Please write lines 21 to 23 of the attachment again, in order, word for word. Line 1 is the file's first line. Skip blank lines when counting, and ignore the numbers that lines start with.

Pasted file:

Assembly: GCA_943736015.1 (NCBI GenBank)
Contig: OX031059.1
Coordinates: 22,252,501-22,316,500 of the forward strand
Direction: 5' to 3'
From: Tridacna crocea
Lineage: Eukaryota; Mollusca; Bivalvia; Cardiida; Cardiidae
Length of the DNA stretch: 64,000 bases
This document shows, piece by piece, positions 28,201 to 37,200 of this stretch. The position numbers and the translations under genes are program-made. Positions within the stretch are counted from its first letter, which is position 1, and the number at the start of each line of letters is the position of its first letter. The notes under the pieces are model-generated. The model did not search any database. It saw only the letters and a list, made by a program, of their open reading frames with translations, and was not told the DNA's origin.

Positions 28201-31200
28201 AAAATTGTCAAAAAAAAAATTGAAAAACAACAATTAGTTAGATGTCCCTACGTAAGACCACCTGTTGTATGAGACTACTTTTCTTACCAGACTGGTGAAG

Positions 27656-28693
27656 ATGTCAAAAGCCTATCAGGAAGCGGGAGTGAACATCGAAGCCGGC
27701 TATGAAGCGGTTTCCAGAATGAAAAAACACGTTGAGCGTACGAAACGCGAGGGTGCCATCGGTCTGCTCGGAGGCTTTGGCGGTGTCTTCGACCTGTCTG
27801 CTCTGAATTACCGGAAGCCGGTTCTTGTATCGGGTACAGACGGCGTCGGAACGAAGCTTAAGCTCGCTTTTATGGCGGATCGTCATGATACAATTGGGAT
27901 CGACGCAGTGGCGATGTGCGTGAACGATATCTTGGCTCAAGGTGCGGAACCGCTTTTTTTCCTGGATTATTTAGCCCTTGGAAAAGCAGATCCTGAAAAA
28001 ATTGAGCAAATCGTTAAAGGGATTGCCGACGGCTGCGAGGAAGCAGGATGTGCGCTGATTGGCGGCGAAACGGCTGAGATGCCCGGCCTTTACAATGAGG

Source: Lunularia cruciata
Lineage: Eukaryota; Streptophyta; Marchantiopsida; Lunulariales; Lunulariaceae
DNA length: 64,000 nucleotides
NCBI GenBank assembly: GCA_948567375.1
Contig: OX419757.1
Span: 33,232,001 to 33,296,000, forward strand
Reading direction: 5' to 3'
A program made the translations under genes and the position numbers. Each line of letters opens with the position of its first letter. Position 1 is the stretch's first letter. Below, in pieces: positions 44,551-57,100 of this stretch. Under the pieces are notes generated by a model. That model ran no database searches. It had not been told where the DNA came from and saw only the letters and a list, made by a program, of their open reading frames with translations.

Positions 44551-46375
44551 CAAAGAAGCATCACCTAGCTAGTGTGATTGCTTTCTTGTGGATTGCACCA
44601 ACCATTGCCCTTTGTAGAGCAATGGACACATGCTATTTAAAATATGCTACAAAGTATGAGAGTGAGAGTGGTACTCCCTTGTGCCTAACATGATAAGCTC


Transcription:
Contig: OX419757.1
Span: 33,232,001 to 33,296,000, forward strand
Reading direction: 5' to 3'